This quote from Courtney Love's letter to recording artists summarizes the position of most artists:
Record companies have a 5% success rate. That means that 5% of all records released by major labels go gold or platinum. How do record companies get away with a 95% failure rate that would be totally unacceptable in any other business? Record companies keep almost all the profits. Recording artists get paid a tiny fraction of the money earned by their music. That allows record executives to be incredibly sloppy in running their companies and still create enormous amounts of cash for the corporations that own them.
The royalty rates granted in every recording contract are very low to start with and then companies charge back every conceivable cost to an artist's royalty account. Artists pay for recording costs, video production costs, tour support, radio promotion, sales and marketing costs, packaging costs and any other cost the record company can subtract from their royalties. Record companies also reduce royalties by "forgetting" to report sales figure, miscalculating royalties and by preventing artists from auditing record company books.
From this discussion, you can see that there is no guarantee at all that your band will make any money from a recording contract. You are gambling that your album will be able to break through into the top 5% of albums and go gold or platinum.
The bottom line is that you want to push for the highest royalty rate possible, especially if there are a lot of recoupable expenses in the contract. You also want to push for the highest advance possible, since that may be the only money the band actually receives. Keep three things in mind when you negotiate the rate:
- It is likely that the first royalty number you see is negotiable. It is common to put a low-ball figure in the contract to give the label room to negotiate.
- It can't hurt to ask for a higher rate.
- The fact that you have been offered a contract means something. The label looked at your band or your solo act and saw talent that looked profitable. If one label can see that, it is possible that other labels would have the same reaction. This gives you a bargaining position.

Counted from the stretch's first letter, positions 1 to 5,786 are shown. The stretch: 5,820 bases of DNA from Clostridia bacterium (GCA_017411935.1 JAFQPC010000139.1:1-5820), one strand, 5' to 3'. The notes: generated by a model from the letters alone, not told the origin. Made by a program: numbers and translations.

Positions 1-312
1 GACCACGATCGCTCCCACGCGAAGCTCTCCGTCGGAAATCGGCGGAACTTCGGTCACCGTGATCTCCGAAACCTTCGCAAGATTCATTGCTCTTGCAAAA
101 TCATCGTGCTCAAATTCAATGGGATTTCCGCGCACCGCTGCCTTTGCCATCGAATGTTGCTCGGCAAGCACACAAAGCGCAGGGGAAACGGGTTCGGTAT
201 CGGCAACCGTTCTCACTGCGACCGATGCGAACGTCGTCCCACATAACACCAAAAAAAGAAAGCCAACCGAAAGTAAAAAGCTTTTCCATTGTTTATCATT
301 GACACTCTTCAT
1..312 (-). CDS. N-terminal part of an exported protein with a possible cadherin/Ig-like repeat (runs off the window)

The Marketing Machine
You will rarely see it written into a contract, but it is important to keep in mind the reason that you, as an artist, are signing the contract. Yes, you want to make money, as discussed in the previous section -- it is nice to be paid for your work. But there is another reason why most acts are interested in signing a contract, especially if you are signing with a big label.
You are also looking for maximum exposure. You want the label to promote your record. Presumably, more promotion yields more sales, which is good for both parties. But even if there are no sales, promotion is good for your band because it gets your name out in the public more and more.
If possible, you would like to see some sort of minimum dollar commitment on the part of the label in the area of promotion written into the contract.
In return for royalties on albums sold, the band agrees to record those albums. That seems simple enough -- it is not possible to sell albums without recording them. The contract will normally set up a group of contract periods, with each period generating an album and one or more singles.
Normally the recording contract will specify the contract periods very clearly. An amount for the advance given with each contract period will be stipulated in the recording contract, and a deadline for the album will be stipulated as well. The first contract period generates the first album, the second contract period generates the second album, and so on.
So the band goes into the studio and records an album. The contract will specify that once it is recorded, it is the property of the label in perpetuity. In addition, the contract will normally have some sort of lock-out clause with a duration of five to 10 years. This clause prevents the band from re-recording any of the songs on the album for five to 10 years after the end of the contract.
In other words, the label owns the songs you have recorded for a very, very long time.
If the label does not like the album, it has the right to reject it. In that case, the band has to record another album. Or the label can accept an album but shelve it and never release it. The lock-out clause will still apply in that case, even though the songs were never released.
Normally, a recording contract will have something like a one-year term to allow the first album to be recorded and released. The first contract period, in other words, lasts a year. Then the contract will have a number of options that the label can exercise to activate the second contract period, the third contract period and so on. For example, a contract might have five options. If the label likes the initial album, it can exercise its first option so that a second album can be produced.